Great tv begins and ends with great writing and on the basis of the first two episodes Manhunt, Monica Beletsky’s script delivers and then some.

It would have been easy to deliver a historical drama by numbers wholly predictable but that’s not Manhunt. Rather this show manages to give a fresh and diverse point of view on a historical event we all know about. Firstly, Manhunt is told from the point of view of Edward Stanton (Tobias Menzies), the Secretary of War, best friend of Abraham Lincoln and, as Mrs Lincoln (Lili Taylor) tells him, his work wife. Secondly, Manhunt manages to show what’s at stake: Edward Stanton is not just leading the hunt to catch his friend’s murderer but, also ensure the fragile and fledging union that we all now know as the USA is not lost.

It’s easy to view the assassination of President Lincoln in isolation but what Manhunt does well is to show each character’s motivation and the impact this act has on their lives. There are mercifully no filler characters, everyone matters.  For the slave girl Mary Simms (Lovie Simone), the new union will mean her freedom. The doctor who owns her and wants to preserve the status quo. The humanity displayed never feels glib or forced.  It feels of its time and yet disarmingly modern – when Mrs Lincoln tells Stanton: ” how could you let this happen to your work wife”, we all recognise the term – each of us has a work wife or husband.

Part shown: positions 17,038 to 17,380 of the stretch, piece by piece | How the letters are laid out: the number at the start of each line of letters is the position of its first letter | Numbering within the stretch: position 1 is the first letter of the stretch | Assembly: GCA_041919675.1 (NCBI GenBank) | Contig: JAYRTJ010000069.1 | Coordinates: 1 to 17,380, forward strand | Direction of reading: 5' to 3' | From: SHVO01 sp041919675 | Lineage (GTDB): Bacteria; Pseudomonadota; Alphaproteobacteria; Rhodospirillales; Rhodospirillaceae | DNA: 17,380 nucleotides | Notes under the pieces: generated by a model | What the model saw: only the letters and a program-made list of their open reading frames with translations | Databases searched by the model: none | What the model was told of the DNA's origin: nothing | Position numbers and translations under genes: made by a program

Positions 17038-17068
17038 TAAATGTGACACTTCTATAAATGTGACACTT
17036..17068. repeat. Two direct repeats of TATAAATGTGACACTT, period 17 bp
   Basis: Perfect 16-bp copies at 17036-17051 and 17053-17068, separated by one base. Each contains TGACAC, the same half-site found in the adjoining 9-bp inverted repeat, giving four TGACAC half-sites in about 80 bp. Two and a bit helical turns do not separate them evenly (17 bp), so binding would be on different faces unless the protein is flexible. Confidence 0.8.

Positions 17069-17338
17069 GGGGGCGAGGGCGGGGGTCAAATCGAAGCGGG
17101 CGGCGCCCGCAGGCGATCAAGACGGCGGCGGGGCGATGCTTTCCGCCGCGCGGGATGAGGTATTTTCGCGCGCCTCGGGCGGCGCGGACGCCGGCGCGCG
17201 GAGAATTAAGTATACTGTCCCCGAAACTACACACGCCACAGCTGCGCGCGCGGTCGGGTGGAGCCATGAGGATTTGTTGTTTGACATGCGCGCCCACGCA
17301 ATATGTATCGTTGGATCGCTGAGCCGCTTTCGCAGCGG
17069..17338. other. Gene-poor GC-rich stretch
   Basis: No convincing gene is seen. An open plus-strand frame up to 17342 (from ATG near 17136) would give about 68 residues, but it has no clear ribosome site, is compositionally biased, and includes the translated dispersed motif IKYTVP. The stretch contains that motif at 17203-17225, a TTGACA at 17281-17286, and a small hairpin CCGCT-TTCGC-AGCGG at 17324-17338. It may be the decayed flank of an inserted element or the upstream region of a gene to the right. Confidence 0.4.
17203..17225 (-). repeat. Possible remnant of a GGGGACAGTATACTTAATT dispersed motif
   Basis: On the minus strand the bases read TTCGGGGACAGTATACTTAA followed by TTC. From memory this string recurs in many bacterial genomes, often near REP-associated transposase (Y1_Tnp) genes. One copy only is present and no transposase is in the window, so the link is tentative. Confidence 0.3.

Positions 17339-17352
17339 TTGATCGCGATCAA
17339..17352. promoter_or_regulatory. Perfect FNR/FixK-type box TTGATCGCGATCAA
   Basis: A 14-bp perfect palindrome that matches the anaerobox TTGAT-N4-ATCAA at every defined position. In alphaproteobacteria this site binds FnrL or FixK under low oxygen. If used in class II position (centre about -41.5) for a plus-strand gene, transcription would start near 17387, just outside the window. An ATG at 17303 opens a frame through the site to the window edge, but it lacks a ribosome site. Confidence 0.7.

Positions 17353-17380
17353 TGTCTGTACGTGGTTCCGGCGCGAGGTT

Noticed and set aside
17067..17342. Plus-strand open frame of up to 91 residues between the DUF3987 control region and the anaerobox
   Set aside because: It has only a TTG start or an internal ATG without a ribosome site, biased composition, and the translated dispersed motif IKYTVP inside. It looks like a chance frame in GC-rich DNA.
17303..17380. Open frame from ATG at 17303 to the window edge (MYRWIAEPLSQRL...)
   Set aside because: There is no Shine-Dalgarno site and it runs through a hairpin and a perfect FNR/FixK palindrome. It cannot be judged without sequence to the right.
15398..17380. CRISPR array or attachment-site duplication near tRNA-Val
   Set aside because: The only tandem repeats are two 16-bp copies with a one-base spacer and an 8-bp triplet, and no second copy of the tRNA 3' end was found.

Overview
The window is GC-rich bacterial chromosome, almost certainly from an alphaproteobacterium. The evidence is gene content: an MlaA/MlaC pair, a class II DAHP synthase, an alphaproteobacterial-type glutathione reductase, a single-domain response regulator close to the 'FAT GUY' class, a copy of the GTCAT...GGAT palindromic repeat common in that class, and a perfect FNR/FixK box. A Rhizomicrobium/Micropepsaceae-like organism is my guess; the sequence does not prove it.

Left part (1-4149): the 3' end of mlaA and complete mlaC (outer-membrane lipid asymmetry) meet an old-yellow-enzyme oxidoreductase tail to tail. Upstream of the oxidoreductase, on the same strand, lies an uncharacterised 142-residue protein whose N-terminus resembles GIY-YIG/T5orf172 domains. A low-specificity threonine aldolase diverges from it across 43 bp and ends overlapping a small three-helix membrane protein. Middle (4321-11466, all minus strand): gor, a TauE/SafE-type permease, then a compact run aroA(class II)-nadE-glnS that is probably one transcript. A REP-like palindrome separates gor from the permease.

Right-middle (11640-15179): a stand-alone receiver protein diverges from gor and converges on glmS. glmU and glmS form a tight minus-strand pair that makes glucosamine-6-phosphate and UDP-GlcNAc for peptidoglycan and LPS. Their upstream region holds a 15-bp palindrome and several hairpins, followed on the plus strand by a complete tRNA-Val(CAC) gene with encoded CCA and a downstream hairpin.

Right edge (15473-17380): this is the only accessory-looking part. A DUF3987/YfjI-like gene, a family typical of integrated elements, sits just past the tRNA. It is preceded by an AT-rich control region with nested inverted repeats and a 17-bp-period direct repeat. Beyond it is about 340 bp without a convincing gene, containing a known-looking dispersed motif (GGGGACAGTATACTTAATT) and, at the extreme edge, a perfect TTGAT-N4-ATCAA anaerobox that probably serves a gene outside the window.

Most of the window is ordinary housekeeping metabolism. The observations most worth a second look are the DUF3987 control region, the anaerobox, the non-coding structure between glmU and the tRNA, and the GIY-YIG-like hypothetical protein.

What this script does is avoid the melodrama and cliches as well as the temptation to start inserting social commentary. A story well told allows an audience to identify the key issues. It’s not overly dialogue heavy and it allows the actors to act. The costume and set design is incredible as is the cinematography – lighting in historical dramas is notoriously bad but not here.

The entire cast is excellent but special mention to Tobias Menzies who manages to breathe life and make Stanton not just multifaceted but also a very modern man. This is done as much in the delivery of the lines as well as the physicality employed.  Also, Anthony Boyle is most certainly one to watch as the feckless John Wilkes Booth who is solely concerned with his fame and doesn’t give a toss about politics. Also, Lovie Simone who I have enjoyed watching since Greenleaf, again a name to look out for.

Manhunt does that rare feat of us all knowing the end but it’s taking us on an unseen journey to get there. The stakes felt high then and, this show is a reminder that we need to ensure those hard fought for wins are maintained.

New episodes of Manhunt are released every Friday on Apple TV.


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